Spinal fusion surgery may not be the first line of treatment for spine-related pain; but in some cases, the surgery can provide definite benefits for your existing and long-term spine health.
At The Institute for Comprehensive Spine Care, spine surgeon Gbolahan Okubadejo, MD, FAAOS, has extensive experience performing spinal fusion surgeries and uses the latest techniques to optimize your results. Dr. Bo provides some insight into what’s involved in a spinal fusion and what conditions may benefit from this type of treatment.
A spinal fusion is a procedure to join together two or more vertebrae in your spine to create one bone. The goal of a spinal fusion is to limit movement in the vertebrae and provide more stability in your spine.
Prior to your fusion, Dr. Bo creates a surgical treatment plan to determine the best approach to surgery. He can access the area of your spine through incisions in your abdomen (anterior approach) or thorough your back (posterior approach). He may also access your spine from the side using a lateral approach.
In many cases, Dr. Bo can use minimally invasive techniques that require only very small incisions and specialized surgical tools to perform the fusion.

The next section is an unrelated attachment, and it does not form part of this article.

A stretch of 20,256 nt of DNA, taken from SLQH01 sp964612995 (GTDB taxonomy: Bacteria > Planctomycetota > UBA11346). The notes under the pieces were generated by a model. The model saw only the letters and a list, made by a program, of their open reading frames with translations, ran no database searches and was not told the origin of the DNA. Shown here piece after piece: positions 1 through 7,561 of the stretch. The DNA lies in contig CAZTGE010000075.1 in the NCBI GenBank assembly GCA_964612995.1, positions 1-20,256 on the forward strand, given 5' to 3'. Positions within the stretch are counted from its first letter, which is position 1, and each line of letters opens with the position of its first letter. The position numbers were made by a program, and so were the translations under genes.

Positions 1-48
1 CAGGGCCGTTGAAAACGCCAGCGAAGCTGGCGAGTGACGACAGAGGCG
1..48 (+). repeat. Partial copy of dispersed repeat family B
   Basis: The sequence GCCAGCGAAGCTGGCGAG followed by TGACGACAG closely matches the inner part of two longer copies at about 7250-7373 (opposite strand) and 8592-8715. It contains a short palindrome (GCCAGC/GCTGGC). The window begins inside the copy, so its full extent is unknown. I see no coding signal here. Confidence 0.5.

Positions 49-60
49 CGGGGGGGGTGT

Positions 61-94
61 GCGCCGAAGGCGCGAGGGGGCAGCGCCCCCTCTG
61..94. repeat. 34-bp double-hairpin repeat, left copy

Spinal fusion surgery may be a last-resort treatment option for a number of conditions that cause back pain, neck pain, or disability but aren’t treatable with conservative therapies.
You may be a candidate for a spinal fusion if you have spinal instability from a serious fracture from a fall, an auto accident, or from osteoporosis.
Degenerative spine conditions are also a common reason for a spinal fusion. You may need surgery if you have:
Before he recommends you for spine surgery, Dr. Bo performs a comprehensive evaluation of your health and your spine condition through a physical exam, X-rays, and other imaging tests. You might need to try medications, anesthetic injections, and other conservative therapies before you’re considered for surgery.
To fuse two or more bones together, Dr. Bo can take bone from another part of your body and place it in the space between the vertebrae (bone graft). The graft heals over time, fusing to your natural bone to stabilize your spine.
Dr. Bo may add screws, rods, or plates to the graft to keep it in place. After your surgery, you may need to wear a brace to immobilize your spine, so the graft heals fully.
You can expect to need several weeks of recovery before you can get back to your usual activities. Minimally invasive spine surgery may require less healing time than traditional open surgery and also reduces your risk for bleeding, infection, and other post-surgical complications.
Our team continues to monitor your healing progress and Dr. Bo can determine when you can stop using the brace and start increasing your physical activity.
To find out if you qualify for spinal fusion, schedule a consultation with Dr. Bo online or by calling The Institute for Comprehensive Spine Care office nearest you today.